Britain's Johanna Konta has announced her retirement from professional tennis.
The former World No. 4, who was the first British woman to reach the Wimbledon semifinals in 39 years in 2017, made the announcement on Wednesday on social media.
Konta said in a statement she was "grateful" for her career in tennis.
"Grateful. This is a word that I've probably used the most during my career, and this is the word that I feel explains it best at the end," she said.
"My playing career has come to an end and I am so incredibly grateful for the career that it turned out to be."
Konta has been named the most successful British women's player of the past 20 years, reaching three grand slam semifinals, as well as winning the Miami Open in 2017, and representing Britain in the Fed Cup.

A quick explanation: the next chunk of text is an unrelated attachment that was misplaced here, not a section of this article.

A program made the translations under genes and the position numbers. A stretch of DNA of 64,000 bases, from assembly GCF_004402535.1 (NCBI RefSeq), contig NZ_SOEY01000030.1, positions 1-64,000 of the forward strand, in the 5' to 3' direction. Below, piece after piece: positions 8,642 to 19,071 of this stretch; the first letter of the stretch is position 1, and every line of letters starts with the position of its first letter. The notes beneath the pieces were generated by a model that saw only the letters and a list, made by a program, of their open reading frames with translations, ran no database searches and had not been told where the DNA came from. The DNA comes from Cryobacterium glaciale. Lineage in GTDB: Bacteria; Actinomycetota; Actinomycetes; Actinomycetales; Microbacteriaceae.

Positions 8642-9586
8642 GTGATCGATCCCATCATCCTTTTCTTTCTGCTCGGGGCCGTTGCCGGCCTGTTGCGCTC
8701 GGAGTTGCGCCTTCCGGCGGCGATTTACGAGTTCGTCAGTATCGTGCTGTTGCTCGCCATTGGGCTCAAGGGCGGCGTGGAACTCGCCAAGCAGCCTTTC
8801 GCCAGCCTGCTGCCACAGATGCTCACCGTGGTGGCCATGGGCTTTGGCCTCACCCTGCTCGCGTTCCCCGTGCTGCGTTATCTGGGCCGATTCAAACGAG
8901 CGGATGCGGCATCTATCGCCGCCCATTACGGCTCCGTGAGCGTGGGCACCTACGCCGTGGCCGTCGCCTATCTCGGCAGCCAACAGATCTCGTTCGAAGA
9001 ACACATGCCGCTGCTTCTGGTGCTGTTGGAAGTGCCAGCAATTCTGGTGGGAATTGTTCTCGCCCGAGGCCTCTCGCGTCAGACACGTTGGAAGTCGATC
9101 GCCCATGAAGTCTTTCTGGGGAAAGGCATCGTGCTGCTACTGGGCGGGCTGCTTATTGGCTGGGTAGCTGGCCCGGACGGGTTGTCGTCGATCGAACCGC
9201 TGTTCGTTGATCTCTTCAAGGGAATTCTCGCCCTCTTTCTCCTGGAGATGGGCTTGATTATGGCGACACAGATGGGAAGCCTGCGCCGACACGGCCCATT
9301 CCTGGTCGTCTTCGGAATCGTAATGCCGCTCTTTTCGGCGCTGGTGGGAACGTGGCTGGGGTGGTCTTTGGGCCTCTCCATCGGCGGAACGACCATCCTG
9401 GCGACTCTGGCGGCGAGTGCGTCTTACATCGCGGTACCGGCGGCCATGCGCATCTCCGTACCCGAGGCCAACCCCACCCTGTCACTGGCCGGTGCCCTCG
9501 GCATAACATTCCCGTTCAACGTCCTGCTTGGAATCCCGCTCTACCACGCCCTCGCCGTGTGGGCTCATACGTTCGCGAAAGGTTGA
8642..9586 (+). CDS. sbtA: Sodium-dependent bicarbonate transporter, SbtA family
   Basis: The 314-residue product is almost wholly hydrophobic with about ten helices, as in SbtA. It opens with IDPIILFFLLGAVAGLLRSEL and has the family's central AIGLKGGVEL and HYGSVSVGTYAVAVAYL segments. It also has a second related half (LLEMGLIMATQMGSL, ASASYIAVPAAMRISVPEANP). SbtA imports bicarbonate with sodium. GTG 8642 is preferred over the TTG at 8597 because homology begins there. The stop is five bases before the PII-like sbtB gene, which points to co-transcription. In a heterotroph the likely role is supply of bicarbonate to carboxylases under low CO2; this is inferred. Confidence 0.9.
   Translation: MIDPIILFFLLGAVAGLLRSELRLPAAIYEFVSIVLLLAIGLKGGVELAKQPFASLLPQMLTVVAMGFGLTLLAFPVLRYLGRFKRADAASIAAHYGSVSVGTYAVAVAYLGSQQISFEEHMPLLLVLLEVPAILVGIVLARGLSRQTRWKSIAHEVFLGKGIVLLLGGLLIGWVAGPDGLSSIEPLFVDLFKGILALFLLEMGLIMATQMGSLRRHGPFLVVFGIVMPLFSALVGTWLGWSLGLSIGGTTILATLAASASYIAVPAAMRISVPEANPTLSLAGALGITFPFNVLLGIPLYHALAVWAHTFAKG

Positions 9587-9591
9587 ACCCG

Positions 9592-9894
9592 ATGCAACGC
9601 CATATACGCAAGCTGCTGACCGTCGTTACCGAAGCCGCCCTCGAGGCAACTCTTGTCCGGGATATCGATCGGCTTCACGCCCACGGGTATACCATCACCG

The 30-year-old, who was born in Australia to Hungarian parents before moving to the UK in 2005, struggled for form and battled injuries across the past two seasons, dropping to 113th in the world rankings.
However, in 2021 she came back into form and went on to win the WTA title in Nottingham.
A little update from me 👋 pic.twitter.com/L1tpjDHW1o— Johanna Konta (@JohannaKonta) December 1, 2021
The statement continued: "All the evidence pointed to me not 'making' it in this profession. However my luck materialised in the people that came into my life and impacted my existence in ways that transcended tennis.
"I am so incredibly grateful for these people, you know who you are. Through my own resilience and through the guidance from others, I got to live my dreams. I got to become what I wanted and said as a child.
"How incredibly fortunate I count myself to be. How grateful I am."